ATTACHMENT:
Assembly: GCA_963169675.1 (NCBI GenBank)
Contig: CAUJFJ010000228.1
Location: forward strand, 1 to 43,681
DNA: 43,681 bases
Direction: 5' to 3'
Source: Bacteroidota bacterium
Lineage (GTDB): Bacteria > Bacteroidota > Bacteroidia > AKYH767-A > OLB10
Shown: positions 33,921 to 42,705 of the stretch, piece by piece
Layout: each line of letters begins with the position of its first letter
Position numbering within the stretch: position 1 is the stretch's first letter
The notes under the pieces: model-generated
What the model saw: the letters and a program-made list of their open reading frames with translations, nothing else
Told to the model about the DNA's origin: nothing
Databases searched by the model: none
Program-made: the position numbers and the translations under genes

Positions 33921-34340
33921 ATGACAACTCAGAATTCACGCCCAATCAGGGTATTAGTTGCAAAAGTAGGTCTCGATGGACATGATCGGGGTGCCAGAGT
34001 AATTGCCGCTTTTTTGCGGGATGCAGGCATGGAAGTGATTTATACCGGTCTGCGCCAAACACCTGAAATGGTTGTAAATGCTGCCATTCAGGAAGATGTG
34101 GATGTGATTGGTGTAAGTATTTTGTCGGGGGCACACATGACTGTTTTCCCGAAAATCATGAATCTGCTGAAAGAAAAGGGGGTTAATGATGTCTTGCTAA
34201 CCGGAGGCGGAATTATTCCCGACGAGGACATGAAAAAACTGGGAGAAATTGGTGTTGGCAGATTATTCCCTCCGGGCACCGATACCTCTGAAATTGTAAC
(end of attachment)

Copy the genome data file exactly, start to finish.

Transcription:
Assembly: GCA_963169675.1 (NCBI GenBank)
Contig: CAUJFJ010000228.1
Location: forward strand, 1 to 43,681
DNA: 43,681 bases
Direction: 5' to 3'
Source: Bacteroidota bacterium
Lineage (GTDB): Bacteria > Bacteroidota > Bacteroidia > AKYH767-A > OLB10
Shown: positions 33,921 to 42,705 of the stretch, piece by piece
Layout: each line of letters begins with the position of its first letter
Position numbering within the stretch: position 1 is the stretch's first letter
The notes under the pieces: model-generated
What the model saw: the letters and a program-made list of their open reading frames with translations, nothing else
Told to the model about the DNA's origin: nothing
Databases searched by the model: none
Program-made: the position numbers and the translations under genes

Positions 33921-34340
33921 ATGACAACTCAGAATTCACGCCCAATCAGGGTATTAGTTGCAAAAGTAGGTCTCGATGGACATGATCGGGGTGCCAGAGT
34001 AATTGCCGCTTTTTTGCGGGATGCAGGCATGGAAGTGATTTATACCGGTCTGCGCCAAACACCTGAAATGGTTGTAAATGCTGCCATTCAGGAAGATGTG
34101 GATGTGATTGGTGTAAGTATTTTGTCGGGGGCACACATGACTGTTTTCCCGAAAATCATGAATCTGCTGAAAGAAAAGGGGGTTAATGATGTCTTGCTAA
34201 CCGGAGGCGGAATTATTCCCGACGAGGACATGAAAAAACTGGGAGAAATTGGTGTTGGCAGATTATTCCCTCCGGGCACCGATACCTCTGAAATTGTAAC